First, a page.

Because the spacing (or what you intend to do with the spacing when you get around to it) will potentially have an impact on what you can do with the posing and timing. This creates a chicken and egg scenario, the timing and posing needs to be done before the spacing, but the spacing is needed to inform the decisions you will make about posing and timing.
Experienced animators who have seen their spacing in action many times over form a mental image of what their spacing will be for a scene (not always how it turns out in the end, but an educated guess to use as a starting point) and then often without even realising it they will factor that into the poses they create. But for a student who has not yet seen much of the spacing they have produced in action this can pose a problem, I find that the uncertainty of how spacing will effect the animation can lead to a reluctance to embrace and practice it.
So an example.
But you can see I have decided to make him accelerate up into the final pose, there are going to be lots of inbetweens around the start of the scene and not many at all towards the end. In fact at the end of the movement he moves really fast, not because of the timing, but because the inbetweens are spaced out so that he covers the whole second half of the movement between two frames. As it is here we have heaps of time to absorb the movement around the first pose because there are lots of inbetweens close together there, but the end of the movement seems to pop because there are so few inbetweens that we can hardly take in the movement at all.
I know there will be lots of time to take in the anticipation pose because it is where he is moving lowly, so the pose probably needs to be towards the believable end of the range I'm shooting for in this movement. Anything strange will stick out because the viewer will have time to study this moment. The overshoot pose on the other hand will be quite different, the spacing will make the movement will be very fast at this point, this is where I can be a little more adventurous, viewers may not be able to study the pose, but I still want it to have impact.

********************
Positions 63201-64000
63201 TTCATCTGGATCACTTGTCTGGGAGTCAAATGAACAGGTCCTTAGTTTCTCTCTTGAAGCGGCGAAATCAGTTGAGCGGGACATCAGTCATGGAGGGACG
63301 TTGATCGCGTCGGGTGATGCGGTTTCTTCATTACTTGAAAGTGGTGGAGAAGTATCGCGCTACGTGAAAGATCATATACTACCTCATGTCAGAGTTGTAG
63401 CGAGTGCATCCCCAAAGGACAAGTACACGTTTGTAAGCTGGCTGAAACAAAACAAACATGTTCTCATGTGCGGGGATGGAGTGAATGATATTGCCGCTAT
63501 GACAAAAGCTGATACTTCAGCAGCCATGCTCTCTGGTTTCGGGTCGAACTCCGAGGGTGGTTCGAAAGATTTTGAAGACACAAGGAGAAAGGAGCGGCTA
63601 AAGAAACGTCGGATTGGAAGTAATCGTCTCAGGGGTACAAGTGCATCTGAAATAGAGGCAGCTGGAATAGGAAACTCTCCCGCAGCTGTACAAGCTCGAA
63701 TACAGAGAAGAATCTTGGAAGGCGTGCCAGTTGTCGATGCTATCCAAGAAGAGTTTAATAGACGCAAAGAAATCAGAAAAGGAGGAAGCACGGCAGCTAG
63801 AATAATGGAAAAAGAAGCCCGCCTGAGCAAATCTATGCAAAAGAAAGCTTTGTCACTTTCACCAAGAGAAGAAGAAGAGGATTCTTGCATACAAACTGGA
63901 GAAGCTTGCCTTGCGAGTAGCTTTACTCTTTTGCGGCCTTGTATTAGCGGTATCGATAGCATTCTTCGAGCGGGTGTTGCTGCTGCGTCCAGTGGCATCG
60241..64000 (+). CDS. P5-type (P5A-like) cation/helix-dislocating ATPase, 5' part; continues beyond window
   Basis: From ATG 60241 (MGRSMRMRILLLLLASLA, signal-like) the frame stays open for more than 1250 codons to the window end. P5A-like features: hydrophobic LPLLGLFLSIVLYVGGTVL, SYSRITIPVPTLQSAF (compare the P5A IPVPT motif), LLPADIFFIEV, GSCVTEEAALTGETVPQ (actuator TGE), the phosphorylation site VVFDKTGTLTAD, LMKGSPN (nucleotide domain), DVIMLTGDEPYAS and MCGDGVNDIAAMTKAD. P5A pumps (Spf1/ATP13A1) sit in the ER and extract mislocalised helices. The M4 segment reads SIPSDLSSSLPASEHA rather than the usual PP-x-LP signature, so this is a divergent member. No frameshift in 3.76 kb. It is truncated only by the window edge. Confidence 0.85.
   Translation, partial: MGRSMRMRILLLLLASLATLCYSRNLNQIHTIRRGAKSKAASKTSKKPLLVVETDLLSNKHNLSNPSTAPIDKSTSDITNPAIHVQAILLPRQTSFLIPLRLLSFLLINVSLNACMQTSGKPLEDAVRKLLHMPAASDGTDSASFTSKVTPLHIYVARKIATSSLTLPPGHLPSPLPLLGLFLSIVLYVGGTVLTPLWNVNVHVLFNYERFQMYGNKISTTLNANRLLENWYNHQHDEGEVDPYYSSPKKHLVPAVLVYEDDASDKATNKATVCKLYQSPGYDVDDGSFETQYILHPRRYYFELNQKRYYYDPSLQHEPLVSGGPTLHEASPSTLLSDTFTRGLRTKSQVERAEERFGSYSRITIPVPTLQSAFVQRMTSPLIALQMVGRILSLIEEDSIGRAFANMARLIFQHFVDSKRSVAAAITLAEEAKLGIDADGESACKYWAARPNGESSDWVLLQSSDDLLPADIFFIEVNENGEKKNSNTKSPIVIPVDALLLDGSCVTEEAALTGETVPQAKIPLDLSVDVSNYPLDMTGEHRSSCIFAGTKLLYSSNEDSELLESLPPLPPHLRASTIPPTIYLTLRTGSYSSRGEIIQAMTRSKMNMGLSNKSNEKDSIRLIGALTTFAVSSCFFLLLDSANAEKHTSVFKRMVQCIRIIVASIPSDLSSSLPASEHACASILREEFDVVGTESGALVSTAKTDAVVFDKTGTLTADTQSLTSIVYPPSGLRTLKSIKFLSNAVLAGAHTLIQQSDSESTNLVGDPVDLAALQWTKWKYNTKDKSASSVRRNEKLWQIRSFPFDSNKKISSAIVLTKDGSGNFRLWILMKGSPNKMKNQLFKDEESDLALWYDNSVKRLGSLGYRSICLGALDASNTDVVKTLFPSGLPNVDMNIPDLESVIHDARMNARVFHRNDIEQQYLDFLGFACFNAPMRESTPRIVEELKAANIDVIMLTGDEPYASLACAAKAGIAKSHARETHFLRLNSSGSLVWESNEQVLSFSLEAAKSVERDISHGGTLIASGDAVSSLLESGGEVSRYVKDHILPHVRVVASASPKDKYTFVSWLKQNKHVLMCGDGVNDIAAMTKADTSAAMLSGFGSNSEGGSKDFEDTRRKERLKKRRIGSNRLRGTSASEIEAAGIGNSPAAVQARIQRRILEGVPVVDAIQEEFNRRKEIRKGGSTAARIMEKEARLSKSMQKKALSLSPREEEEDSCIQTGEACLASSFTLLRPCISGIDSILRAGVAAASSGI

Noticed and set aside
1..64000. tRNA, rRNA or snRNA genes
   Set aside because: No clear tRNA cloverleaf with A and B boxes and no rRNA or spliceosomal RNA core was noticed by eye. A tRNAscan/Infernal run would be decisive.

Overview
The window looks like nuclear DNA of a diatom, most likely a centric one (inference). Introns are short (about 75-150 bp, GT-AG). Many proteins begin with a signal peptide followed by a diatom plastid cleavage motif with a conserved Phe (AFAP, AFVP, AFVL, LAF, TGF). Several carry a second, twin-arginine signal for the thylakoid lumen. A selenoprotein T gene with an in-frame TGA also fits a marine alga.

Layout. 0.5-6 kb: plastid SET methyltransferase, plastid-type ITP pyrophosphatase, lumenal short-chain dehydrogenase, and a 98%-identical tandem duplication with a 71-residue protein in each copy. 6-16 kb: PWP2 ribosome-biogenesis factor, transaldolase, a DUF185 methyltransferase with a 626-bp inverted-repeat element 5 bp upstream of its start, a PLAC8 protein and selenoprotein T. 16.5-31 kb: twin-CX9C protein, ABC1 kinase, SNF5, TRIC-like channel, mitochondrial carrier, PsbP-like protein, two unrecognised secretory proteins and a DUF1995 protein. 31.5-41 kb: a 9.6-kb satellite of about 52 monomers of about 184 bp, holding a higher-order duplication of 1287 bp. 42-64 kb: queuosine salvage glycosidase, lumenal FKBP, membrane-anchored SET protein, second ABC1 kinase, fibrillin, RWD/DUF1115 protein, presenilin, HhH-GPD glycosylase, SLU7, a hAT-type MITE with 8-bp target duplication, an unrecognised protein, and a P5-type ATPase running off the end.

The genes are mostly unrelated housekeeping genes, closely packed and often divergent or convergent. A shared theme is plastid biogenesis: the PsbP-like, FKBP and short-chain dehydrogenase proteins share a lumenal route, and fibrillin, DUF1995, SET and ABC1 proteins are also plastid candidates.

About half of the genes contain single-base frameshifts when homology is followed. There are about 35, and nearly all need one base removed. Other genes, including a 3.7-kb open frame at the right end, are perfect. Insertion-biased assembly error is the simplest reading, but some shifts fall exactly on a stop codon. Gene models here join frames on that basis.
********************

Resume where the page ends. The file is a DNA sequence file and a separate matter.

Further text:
On this still of the overshoot frame you can see that I have stretched out his body and arms a lot (obviously 'a lot' of stretch depends on the style of animation you are doing). Looked at as a still it is a very unusual pose, but when seen in motion you wont be able to see this, because I know what the spacing will be doing at this point in the scene I know this key is more about creating something that you feel than something you see. Knowing what I will do with the spacing informs what I do with the key. it provides a great place to play and be creative, you still have to test your work a lot, I'm not talking about anything so extreme that it breaks the continuity of the animation, but in some cases you would be amazed what you can do.
With some spacing added you can't really see the stretch at all, but hopefully you can feel the impact of the overshoot. If I had more time, I'd refine it further (and go on to add overlap etc etc), what I would be aiming for is the most impact I can get out of the poses without it seeming to pop (loose its continuity).
I remember seeing a key frame of Rafiki in Lion King 2 where he is spinning around with his arms out as he sings and for one frame his hand almost completely fills the shot. Not only is the hand completely blocking the view of the characters face, but the hand is all stretched out. I was a newb inbetweener at the time and remember thinking that it must be a mistake, but when I saw the scene playing later I realised you couldn't even see the frame because the spacing dictated that it was moving very quickly at that point, but you did get a distinct feeling of the hand swooshing past the camera. Its about 2:03 into this video, see if you can spot it :P
Spacing is a key factor in how you block and time out your animation. Its hard to taking into account when you are first learning because you can't necessarily see how it will help. The solution is to produce, but keep an open mind, be adventurous about how you uses spacing. Explore the extremes, find that point where a scene breaks and then come back a bit from there. How much can you push the inbetweens around between two keys and what impact will that have on the keys themselves. I think a good animator knows where the edge is, and isn't afraid to step over it every now and then to see what happens.